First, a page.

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Article
Publication date: 11 April 2020

Amira Mukendi and Claudia Elisabeth Henninger

Currently, fashion rental is suggested as being a way to bring about sustainability in the fashion industry. Although there has been some success for brands in this space…

2706

Abstract

Purpose

Currently, fashion rental is suggested as being a way to bring about sustainability in the fashion industry. Although there has been some success for brands in this space, as of yet fashion rental remains a niche form of consumption. This study aims to uncover consumer perspectives of fashion rental to identify opportunities for developing a fashion rental business that meets the needs of current consumers.

Design/methodology/approach

This is a qualitative study utilising semi-structured interviews combined with brainstorming and drawing exercises. Interviews were conducted with 17 women and three men.

Findings

Findings indicate that considerations around fashion rentals are utilitarian in nature focussing on functional benefits rather than more hedonistic ones. A spectrum of products that people would be most interested in renting is given.

Research limitations/implications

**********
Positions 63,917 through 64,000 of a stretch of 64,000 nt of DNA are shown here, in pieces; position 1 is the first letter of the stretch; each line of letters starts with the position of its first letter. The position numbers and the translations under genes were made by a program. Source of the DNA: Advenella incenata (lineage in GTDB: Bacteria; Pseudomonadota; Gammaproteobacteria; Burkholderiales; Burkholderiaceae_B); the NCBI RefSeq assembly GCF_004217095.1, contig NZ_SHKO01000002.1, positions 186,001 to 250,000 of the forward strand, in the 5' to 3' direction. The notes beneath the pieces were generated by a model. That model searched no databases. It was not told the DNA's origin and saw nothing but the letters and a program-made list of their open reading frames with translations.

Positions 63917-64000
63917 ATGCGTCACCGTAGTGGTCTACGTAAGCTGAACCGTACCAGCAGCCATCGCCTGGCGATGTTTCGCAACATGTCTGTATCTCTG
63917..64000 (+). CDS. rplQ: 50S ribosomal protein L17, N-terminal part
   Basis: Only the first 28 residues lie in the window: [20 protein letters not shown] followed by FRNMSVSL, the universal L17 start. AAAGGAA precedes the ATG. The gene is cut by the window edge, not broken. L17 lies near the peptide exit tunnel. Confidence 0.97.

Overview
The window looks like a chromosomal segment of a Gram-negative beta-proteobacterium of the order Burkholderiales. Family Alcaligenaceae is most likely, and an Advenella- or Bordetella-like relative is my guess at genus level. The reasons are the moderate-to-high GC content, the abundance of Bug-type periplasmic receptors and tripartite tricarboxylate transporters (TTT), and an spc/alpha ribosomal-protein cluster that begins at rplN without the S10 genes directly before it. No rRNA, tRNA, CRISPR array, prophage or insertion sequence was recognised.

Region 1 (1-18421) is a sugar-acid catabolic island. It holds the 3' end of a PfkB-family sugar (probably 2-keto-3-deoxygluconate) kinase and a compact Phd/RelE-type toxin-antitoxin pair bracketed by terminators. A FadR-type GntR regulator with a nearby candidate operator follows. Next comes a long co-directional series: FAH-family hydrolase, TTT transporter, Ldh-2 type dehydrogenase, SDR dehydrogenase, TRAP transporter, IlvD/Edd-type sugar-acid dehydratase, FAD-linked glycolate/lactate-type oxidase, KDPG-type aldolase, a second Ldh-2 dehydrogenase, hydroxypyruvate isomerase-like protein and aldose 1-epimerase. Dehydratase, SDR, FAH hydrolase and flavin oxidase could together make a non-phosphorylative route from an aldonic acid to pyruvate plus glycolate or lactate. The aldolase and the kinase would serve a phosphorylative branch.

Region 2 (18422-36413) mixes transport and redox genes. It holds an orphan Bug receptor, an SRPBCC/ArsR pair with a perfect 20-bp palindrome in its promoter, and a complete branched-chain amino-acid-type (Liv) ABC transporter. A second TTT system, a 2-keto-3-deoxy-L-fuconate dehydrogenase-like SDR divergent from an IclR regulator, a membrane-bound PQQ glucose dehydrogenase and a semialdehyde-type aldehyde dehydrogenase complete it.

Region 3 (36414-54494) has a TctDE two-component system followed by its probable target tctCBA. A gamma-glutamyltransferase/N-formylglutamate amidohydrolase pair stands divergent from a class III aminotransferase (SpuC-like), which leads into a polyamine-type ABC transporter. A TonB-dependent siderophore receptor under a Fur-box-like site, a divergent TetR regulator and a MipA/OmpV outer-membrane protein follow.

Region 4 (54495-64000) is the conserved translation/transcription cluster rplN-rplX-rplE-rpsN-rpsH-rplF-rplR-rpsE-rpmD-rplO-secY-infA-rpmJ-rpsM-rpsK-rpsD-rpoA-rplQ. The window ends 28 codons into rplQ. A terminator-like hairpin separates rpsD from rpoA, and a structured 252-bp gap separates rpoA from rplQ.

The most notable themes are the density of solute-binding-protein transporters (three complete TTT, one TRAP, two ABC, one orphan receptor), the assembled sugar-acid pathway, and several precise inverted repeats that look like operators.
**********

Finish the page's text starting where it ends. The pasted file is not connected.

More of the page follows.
Although the study invited male and female participants, the sample is more female-heavy, which may reflect the fact that women tend to be more open to alternative modes of consumption.

Practical implications

An important implication is that asking consumers to rent clothing requires a significant change in mindset. Brands need to ensure that their services “make sense” for the consumer to consider it as a viable alternative to purchasing new clothing.

Originality/value

This paper proposes a spectrum of fashion items that consumers may be interested in renting; this aims to help brands develop services that meet consumer needs.

Details

Journal of Fashion Marketing and Management: An International Journal, vol. 24 no. 3
Type: Research Article
ISSN: 1361-2026

Keywords

Article
Publication date: 27 February 2020

Amira Mukendi, Iain Davies, Sarah Glozer and Pierre McDonagh

The sustainable fashion (SF) literature is fragmented across the management discipline, leaving the path to a SF future unclear. As of yet, there has not been an attempt…

12585

Abstract

Purpose

The sustainable fashion (SF) literature is fragmented across the management discipline, leaving the path to a SF future unclear. As of yet, there has not been an attempt to bring these insights together or to more generally explore the question of “what is known about SF in the management literature and where could the SF field go from there?”. The purpose of this paper is to bring together the field to identify opportunities for societal impact and further research.

Design/methodology/approach

A systematic literature review was conducted from the first appearances of SF in the management literature in 2000 up to papers published in June 2019, which resulted in 465 included papers.